*    *    *    *    *   
The Portland Building is an influential structure, the product of a prominent design competition, a milestone in the history of American architecture, and yet here we find it, in such dire need of improvements that its very future hangs in the balance. Whether you love it or hate it, you must appreciate the Portland Building’s place in the canon of  20th century architectural design. You—and more importantly building owners, developers, and the general public—should also recognize the very real value of investing for the long-haul. All of us cannot afford to continue placing first costs at the top of every project’s priority list; the perils of building cheaply are too great. We cannot afford to be penny-wise and pound-foolish. Such a strategy is neither sustainable nor ultimately cost-effective. What we can do is learn from the example of the Portland Building and avoid problems of our own making for which there are no easy solutions.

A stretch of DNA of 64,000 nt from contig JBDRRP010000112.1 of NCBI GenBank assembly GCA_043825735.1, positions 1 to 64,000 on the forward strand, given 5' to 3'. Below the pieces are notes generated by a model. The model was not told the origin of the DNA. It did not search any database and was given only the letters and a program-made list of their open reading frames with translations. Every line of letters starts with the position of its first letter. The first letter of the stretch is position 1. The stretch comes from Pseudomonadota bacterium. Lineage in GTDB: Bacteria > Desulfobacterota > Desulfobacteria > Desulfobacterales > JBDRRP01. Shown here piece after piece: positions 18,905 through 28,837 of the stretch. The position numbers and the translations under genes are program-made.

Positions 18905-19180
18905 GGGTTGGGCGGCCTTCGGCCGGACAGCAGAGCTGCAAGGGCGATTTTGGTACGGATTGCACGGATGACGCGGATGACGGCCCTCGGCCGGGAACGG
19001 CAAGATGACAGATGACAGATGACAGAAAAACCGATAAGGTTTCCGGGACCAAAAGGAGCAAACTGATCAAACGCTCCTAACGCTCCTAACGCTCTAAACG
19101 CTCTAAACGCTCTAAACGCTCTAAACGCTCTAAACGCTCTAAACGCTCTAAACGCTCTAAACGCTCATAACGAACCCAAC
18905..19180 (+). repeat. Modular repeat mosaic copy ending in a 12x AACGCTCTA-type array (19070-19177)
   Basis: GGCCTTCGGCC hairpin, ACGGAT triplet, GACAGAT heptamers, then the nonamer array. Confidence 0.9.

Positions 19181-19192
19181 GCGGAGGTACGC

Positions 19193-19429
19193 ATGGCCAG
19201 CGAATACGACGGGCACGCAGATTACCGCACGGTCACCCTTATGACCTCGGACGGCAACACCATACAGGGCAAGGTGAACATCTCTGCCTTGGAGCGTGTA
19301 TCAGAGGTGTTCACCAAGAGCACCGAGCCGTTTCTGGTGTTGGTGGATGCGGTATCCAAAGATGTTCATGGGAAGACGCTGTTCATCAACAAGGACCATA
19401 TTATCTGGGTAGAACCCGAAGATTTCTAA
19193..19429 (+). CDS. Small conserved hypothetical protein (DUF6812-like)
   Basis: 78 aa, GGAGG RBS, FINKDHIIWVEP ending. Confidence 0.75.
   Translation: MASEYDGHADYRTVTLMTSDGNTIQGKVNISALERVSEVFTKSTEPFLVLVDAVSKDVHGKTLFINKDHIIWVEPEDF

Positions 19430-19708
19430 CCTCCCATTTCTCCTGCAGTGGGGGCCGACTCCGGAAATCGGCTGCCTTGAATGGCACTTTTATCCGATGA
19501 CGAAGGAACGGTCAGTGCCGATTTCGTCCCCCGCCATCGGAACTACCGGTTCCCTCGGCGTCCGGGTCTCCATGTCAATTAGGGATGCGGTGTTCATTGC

(1)  Among other trends: Johnson also championed the International Style in 1932 as curator of an exhibit for New York’s Museum of Modern Art, and after Postmodernism faddishly dabbled in Deconstructivism. 

(2)  I actually find Graves’ earlier work more intriguing, particularly those projects (mostly unbuilt) he designed during the brief period between his neo-Corbusian phase and the cartoon-like use of classical motifs that have characterized his career since. These transitional projects were marked by a Cubist sensibility, involving the collage-like assemblage of abstracted, allusive forms. An example was Graves’ 1976 design for the Fargo-Moorhead Cultural Center.